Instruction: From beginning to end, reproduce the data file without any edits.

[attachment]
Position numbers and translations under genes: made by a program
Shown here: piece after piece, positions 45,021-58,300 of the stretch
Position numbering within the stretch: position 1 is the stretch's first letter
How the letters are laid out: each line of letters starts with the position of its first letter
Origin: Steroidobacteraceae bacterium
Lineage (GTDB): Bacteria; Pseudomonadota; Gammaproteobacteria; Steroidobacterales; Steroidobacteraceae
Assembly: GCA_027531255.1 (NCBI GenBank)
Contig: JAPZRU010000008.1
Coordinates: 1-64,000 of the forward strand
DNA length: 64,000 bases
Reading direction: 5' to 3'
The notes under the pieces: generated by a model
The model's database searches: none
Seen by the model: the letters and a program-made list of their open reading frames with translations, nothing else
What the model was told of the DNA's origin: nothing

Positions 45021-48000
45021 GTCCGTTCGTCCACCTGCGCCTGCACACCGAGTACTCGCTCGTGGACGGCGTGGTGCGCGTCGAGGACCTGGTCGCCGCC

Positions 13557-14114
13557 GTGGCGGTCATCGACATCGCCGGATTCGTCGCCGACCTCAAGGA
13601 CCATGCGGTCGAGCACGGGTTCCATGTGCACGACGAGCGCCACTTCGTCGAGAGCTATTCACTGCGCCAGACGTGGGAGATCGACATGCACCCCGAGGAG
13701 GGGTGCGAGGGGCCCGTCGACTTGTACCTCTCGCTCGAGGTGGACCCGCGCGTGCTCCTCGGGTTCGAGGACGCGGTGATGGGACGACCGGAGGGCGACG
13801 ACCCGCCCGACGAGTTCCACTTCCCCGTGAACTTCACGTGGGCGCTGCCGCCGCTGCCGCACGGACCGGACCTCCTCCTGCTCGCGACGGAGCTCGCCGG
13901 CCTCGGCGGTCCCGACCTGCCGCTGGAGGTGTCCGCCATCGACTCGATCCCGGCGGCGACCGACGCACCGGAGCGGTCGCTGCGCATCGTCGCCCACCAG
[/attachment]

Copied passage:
Position numbers and translations under genes: made by a program
Shown here: piece after piece, positions 45,021-58,300 of the stretch
Position numbering within the stretch: position 1 is the stretch's first letter
How the letters are laid out: each line of letters starts with the position of its first letter
Origin: Steroidobacteraceae bacterium
Lineage (GTDB): Bacteria; Pseudomonadota; Gammaproteobacteria; Steroidobacterales; Steroidobacteraceae
Assembly: GCA_027531255.1 (NCBI GenBank)
Contig: JAPZRU010000008.1
Coordinates: 1-64,000 of the forward strand
DNA length: 64,000 bases
Reading direction: 5' to 3'
The notes under the pieces: generated by a model
The model's database searches: none
Seen by the model: the letters and a program-made list of their open reading frames with translations, nothing else
What the model was told of the DNA's origin: nothing

Positions 45021-48000
45021 GTCCGTTCGTCCACCTGCGCCTGCACACCGAGTACTCGCTCGTGGACGGCGTGGTGCGCGTCGAGGACCTGGTCGCCGCC

Positions 13557-14114
13557 GTGGCGGTCATCGACATCGCCGGATTCGTCGCCGACCTCAAGGA
13601 CCATGCGGTCGAGCACGGGTTCCATGTGCACGACGAGCGCCACTTCGTCGAGAGCTATTCACTGCGCCAGACGTGGGAGATCGACATGCACCCCGAGGAG
13701 GGGTGCGAGGGGCCCGTCGACTTGTACCTCTCGCTCGAGGTGGACCCGCGCGTGCTCCTCGGGTTCGAGGACGCGGTGATGGGACGACCGGAGGGCGACG
13801 ACCCGCCCGACGAGTTCCACTTCCCCGTGAACTTCACGTGGGCGCTGCCGCCGCTGCCGCACGGACCGGACCTCCTCCTGCTCGCGACGGAGCTCGCCGG
13901 CCTCGGCGGTCCCGACCTGCCGCTGGAGGTGTCCGCCATCGACTCGATCCCGGCGGCGACCGACGCACCGGAGCGGTCGCTGCGCATCGTCGCCCACCAG